Federal Science Partners Periodic Update
Congress on Recess for Midterms; CR Covers NSF, NOAA, NASA, EPA, and USGS Until December 7; NIH and DOD Fully Funded for the Fiscal Year – As FY 2019 began on October 1, for the first time in recent memory, the Congress passed and the President signed into law an appropriations act that funds the Department of Health and Human Services, including the National Institutes of Health (NIH) and the Department of Defense (DOD). Attached to that bill was also a continuing resolution (CR), a stop-gap funding measure, that will keep many other agencies such as NSF, NASA, NOAA, EPA, USGS, FAA, FEMA, and USDA operating at FY 2018 levels until the first week in December. Within the DOD/Labor-HHS-Ed bill, defense basic research would increase by nearly 12%; applied research grows by 7%; and DOD science and technology grows by 8%. The Labor-HHS-Ed portion of the bill includes $39.1 billion for the National Institutes of Health (NIH), an increase of $2 billion, and $3.8 billion to combat the opioid crisis, an increase of $206 million. In the Energy and Water bill, which was also signed into law apart from the DOD/Labor-HHS-Ed bill, the Department of Energy’s Office of Science would receive a 5 percent funding increase for fiscal year 2019, bringing its total budget to $6.59 billion. The additional funding will advance work on exascale computing, user facility upgrades, and quantum information science, among other priority areas.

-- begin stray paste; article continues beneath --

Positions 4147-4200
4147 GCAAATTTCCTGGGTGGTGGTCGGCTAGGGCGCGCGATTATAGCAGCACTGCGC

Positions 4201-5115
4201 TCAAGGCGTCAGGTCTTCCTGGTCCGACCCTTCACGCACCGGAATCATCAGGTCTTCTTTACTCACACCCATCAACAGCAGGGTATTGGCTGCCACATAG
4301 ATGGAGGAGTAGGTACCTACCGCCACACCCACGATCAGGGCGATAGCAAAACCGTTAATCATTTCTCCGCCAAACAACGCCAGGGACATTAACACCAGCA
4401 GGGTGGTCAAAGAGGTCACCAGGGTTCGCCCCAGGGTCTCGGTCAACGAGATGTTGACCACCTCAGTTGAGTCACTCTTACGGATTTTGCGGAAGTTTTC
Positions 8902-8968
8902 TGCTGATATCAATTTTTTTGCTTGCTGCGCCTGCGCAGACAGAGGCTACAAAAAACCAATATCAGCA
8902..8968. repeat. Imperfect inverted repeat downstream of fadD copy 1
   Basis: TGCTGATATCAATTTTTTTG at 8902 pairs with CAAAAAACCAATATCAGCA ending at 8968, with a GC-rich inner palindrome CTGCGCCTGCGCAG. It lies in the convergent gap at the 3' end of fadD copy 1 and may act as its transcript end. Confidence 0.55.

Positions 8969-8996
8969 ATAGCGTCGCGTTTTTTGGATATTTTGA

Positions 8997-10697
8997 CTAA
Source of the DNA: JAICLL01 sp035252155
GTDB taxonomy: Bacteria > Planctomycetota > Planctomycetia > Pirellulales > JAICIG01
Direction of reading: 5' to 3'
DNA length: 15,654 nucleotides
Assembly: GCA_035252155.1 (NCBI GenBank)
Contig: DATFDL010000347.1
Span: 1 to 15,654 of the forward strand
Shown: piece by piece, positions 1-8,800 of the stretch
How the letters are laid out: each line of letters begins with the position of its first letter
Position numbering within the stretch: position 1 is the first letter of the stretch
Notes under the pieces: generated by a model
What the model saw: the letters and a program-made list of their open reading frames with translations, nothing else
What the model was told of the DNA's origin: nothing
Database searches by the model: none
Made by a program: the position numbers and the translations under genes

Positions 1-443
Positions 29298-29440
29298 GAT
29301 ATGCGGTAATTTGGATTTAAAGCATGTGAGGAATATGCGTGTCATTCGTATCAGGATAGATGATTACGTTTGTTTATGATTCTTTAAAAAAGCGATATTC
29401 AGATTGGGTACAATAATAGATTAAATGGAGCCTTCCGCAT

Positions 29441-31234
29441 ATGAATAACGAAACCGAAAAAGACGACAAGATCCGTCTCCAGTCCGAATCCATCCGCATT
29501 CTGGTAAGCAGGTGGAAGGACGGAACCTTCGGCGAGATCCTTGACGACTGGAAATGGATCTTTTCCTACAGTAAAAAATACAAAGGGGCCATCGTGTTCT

NSF Moving to Establish Funding Opportunities for Mid-Scale Infrastructure – On the heels of the latest National Science Board (NSB) report to cite the need for NSF support for mid-scale infrastructure, NSF has issued a Dear Colleague Letter (DCL) announcing its intent to provide funding opportunities for Mid-Scale Infrastructure. Mid-Scale Research Infrastructure (Mid-scale RI) is an NSF-wide Big Idea designed to address the research community's growing needs for contemporary research infrastructure to support the advancement of science and engineering research, as well as science, technology, engineering and mathematics education research. Mid-scale RI will fund the implementation of experimental research capabilities in the mid-scale range (i.e., with a total project cost of between $6 million and $70 million). The overall objective of Mid-scale RI is to transform scientific and engineering research fields by making available new capabilities, while simultaneously training researchers in the acquisition, implementation, development, design, and/or construction of cutting-edge infrastructure.
Mid-scale research infrastructure has been identified as critical for scientific advances in many research areas. In recognition of this scientific importance, the 2017 American Innovation and Competitiveness Act (AICA) directed NSF to "evaluate the existing and future needs, across all disciplines supported by the Foundation, for mid-scale projects" and to "develop a strategy to address the needs identified." NSF issued a Dear Colleague Letter (NSF 18-013) and received responses whose execution would require $8 billion to $10 billion in funding for projects in the $20 million to $100 million range.